Over the course of Credport (which is nearly a year now), I have made some very invaulable experiences in terms of disagreeing with your partner that I'd like to share for people who may be in the similar situation.
Everyone is different
First of all, I think it is very important to realize that everyone is different and so are we. Connor and I have been roommates for two years and have likely spent 90% of the last nearly three years together. In fact, we are currently sharing the same bed (talking about Lean Startup right there). In my opinion, we have developed an incredible understanding of each other, despite our large philosophical differences. It is that ability that has allowed us to still have these hour-long discussions about the world without hating each other. In fact this post is a result of one of these discussions.
You will disagree
There is no way around it, you will be arguing. There are so many decisions to be made, especially at a startup, an early-stage company whose purpose (or scalable business model in lean speak) has yet to be found. Everyone wants to know everything, everyone wants to be right. I mean really, who doesn't? We are both very competitive people, we wouldn't be here if we weren't. And I know it sounds conceited, but we also have a history of being right.
You will have to admit that you can be wrong
And that's the hardest thing. In order for you to respect (and retreat to) someone else's opinion you disagree with, you have to de-facto believe (or accept) that you are not right. You will have to admit to yourself that you could be wrong. It seems very obvious now, but it's a lesson that cannot be learned unless you have been through this yourself.
Sure, there are plenty of cases, where in hindsight one of your decisions prove to be wrong, but when it involves another party, the whole game changes. Your decisions are not anymore only affecting you, and nor are you the solely responsible for your fate.
Or to say it blunt: You share responsibility for each other. You are in this together. You are in the same bed (in our case literally).
What it takes
I'm not gonna lie, this has been a new situation for me. Credport is the first company I have co-founded and actually the first complex project I have been doing not solely by myself. In the past I have been modestly successful with being on my own and do my own thing.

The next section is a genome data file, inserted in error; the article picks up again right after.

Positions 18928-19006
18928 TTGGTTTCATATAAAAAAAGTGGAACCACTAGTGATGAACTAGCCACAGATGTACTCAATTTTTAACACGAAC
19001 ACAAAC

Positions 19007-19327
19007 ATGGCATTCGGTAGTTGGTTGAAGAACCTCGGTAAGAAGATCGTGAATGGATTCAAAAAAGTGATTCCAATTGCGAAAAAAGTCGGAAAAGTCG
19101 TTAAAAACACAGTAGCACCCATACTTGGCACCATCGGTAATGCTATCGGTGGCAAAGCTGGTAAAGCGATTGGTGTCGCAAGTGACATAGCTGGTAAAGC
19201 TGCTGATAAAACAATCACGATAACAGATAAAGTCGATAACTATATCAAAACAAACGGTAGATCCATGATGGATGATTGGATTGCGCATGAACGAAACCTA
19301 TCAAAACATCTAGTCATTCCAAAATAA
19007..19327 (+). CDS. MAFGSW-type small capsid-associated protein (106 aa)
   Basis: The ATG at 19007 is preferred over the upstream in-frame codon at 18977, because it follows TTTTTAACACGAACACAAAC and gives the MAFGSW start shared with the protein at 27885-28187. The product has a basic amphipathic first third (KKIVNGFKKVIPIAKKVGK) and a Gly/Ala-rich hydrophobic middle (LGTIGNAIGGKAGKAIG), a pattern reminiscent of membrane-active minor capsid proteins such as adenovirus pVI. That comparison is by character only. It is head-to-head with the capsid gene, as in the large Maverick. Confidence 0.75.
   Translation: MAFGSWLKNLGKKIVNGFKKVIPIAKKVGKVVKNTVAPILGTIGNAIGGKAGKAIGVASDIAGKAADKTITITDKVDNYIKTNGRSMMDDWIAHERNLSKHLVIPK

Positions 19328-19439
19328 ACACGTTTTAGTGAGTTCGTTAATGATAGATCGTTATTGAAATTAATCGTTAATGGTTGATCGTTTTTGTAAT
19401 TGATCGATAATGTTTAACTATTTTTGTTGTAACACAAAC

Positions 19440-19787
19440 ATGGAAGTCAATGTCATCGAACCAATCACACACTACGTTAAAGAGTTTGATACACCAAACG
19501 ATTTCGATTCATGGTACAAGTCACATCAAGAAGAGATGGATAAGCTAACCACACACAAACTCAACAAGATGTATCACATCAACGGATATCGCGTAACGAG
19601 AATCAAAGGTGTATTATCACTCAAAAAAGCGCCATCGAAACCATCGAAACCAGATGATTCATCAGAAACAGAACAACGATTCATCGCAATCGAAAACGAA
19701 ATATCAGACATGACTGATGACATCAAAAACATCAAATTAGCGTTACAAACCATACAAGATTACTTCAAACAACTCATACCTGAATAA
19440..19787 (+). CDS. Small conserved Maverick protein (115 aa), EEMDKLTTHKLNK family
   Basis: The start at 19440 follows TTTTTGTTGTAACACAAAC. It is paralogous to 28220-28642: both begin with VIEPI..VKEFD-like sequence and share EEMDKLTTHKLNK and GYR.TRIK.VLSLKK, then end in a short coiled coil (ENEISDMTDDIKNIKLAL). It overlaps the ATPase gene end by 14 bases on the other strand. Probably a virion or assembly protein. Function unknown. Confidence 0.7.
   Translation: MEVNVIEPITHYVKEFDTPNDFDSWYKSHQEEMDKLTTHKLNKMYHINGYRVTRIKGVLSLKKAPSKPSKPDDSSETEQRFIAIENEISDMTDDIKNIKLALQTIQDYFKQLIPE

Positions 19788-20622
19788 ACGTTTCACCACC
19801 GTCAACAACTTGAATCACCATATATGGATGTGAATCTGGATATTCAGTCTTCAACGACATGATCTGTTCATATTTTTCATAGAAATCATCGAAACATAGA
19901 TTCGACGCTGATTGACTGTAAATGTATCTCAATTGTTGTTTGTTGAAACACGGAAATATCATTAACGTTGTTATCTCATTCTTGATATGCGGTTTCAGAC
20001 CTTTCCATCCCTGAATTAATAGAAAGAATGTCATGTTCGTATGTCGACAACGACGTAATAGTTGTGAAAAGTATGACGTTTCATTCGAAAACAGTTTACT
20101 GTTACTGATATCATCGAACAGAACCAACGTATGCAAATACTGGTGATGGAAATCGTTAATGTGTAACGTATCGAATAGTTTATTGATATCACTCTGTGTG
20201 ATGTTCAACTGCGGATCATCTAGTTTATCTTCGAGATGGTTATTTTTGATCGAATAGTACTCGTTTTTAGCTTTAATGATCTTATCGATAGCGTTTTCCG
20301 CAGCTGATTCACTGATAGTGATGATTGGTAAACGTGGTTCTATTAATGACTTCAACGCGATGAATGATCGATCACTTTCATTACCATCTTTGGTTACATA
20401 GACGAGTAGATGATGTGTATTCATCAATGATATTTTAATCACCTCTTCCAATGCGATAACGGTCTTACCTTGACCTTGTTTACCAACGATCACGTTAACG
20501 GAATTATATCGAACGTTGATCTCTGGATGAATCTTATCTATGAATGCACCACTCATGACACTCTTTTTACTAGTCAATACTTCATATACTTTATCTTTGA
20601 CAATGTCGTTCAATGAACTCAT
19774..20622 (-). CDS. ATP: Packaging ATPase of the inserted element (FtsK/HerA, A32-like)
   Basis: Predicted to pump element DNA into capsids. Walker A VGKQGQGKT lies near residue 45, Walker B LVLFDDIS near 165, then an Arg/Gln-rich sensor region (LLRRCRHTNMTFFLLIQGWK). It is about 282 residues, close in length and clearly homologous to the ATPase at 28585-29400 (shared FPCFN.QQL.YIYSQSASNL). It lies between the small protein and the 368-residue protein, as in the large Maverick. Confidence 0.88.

That being said, having a joint venture requires you to fully trust your partner. You have to realize that you both share the same goal, you both want your company to succeed. You have to realize that disagreement is not personal. Some people are naturally good at it, some aren't. I admit that it has not been my strong suit. As said, I like to be right. This ability has to be learned, trained and continuously improved.
Now even with the best intentions and behaviors, its not always puppies and kittens. There will be critical decisions to be made on which you disagree. One way we reduce a lot of friction and avoid unnecessary long discussions, is to resort to our responsibility areas. If it's a question about business, Connor has the last word, if it's a product question, I do. It always has to be clear who gets to call the shots in case of disagreement.
Why all this?
It maybe sounds obvious, but I wouldn't be in this awesome situation if it weren't for Connor. Endeavors like these can simply not be done along. Plus it's one hell of a lot more exciting and fun to have a wingman.
Also, if you read this again, you'll see that this could have been perfectly written for relationship counseling, because running a business is a lot like a marriage. Hell, even the US congress could learn a lesson or two when it comes to respectfully disagreeing, do we really need to think that the other party wants deliberately destroy America?